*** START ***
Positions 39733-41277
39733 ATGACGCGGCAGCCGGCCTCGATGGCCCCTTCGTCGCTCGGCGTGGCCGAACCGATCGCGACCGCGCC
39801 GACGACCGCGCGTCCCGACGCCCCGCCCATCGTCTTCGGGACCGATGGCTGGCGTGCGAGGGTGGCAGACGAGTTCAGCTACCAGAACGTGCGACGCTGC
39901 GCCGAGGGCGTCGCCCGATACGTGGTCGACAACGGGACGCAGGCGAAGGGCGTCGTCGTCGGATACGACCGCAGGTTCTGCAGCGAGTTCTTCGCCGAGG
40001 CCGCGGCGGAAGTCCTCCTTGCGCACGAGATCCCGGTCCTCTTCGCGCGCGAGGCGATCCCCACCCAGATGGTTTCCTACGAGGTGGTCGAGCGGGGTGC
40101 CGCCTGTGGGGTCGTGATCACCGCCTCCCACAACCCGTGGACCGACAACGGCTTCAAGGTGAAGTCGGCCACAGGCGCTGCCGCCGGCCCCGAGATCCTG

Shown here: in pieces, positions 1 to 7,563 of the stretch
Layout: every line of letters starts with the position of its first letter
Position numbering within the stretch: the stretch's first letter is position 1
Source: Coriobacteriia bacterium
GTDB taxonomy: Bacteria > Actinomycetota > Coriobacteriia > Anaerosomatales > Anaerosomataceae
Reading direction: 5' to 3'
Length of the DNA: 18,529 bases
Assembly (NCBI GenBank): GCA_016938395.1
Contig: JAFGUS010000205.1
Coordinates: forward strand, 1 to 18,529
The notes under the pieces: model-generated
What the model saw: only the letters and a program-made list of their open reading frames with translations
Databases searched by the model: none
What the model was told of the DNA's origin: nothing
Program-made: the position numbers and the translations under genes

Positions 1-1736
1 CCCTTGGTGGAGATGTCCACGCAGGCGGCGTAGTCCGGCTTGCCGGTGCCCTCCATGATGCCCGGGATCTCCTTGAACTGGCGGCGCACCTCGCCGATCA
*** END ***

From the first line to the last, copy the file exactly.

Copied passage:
Positions 39733-41277
39733 ATGACGCGGCAGCCGGCCTCGATGGCCCCTTCGTCGCTCGGCGTGGCCGAACCGATCGCGACCGCGCC
39801 GACGACCGCGCGTCCCGACGCCCCGCCCATCGTCTTCGGGACCGATGGCTGGCGTGCGAGGGTGGCAGACGAGTTCAGCTACCAGAACGTGCGACGCTGC
39901 GCCGAGGGCGTCGCCCGATACGTGGTCGACAACGGGACGCAGGCGAAGGGCGTCGTCGTCGGATACGACCGCAGGTTCTGCAGCGAGTTCTTCGCCGAGG
40001 CCGCGGCGGAAGTCCTCCTTGCGCACGAGATCCCGGTCCTCTTCGCGCGCGAGGCGATCCCCACCCAGATGGTTTCCTACGAGGTGGTCGAGCGGGGTGC
40101 CGCCTGTGGGGTCGTGATCACCGCCTCCCACAACCCGTGGACCGACAACGGCTTCAAGGTGAAGTCGGCCACAGGCGCTGCCGCCGGCCCCGAGATCCTG

Shown here: in pieces, positions 1 to 7,563 of the stretch
Layout: every line of letters starts with the position of its first letter
Position numbering within the stretch: the stretch's first letter is position 1
Source: Coriobacteriia bacterium
GTDB taxonomy: Bacteria > Actinomycetota > Coriobacteriia > Anaerosomatales > Anaerosomataceae
Reading direction: 5' to 3'
Length of the DNA: 18,529 bases
Assembly (NCBI GenBank): GCA_016938395.1
Contig: JAFGUS010000205.1
Coordinates: forward strand, 1 to 18,529
The notes under the pieces: model-generated
What the model saw: only the letters and a program-made list of their open reading frames with translations
Databases searched by the model: none
What the model was told of the DNA's origin: nothing
Program-made: the position numbers and the translations under genes

Positions 1-1736
1 CCCTTGGTGGAGATGTCCACGCAGGCGGCGTAGTCCGGCTTGCCGGTGCCCTCCATGATGCCCGGGATCTCCTTGAACTGGCGGCGCACCTCGCCGATCA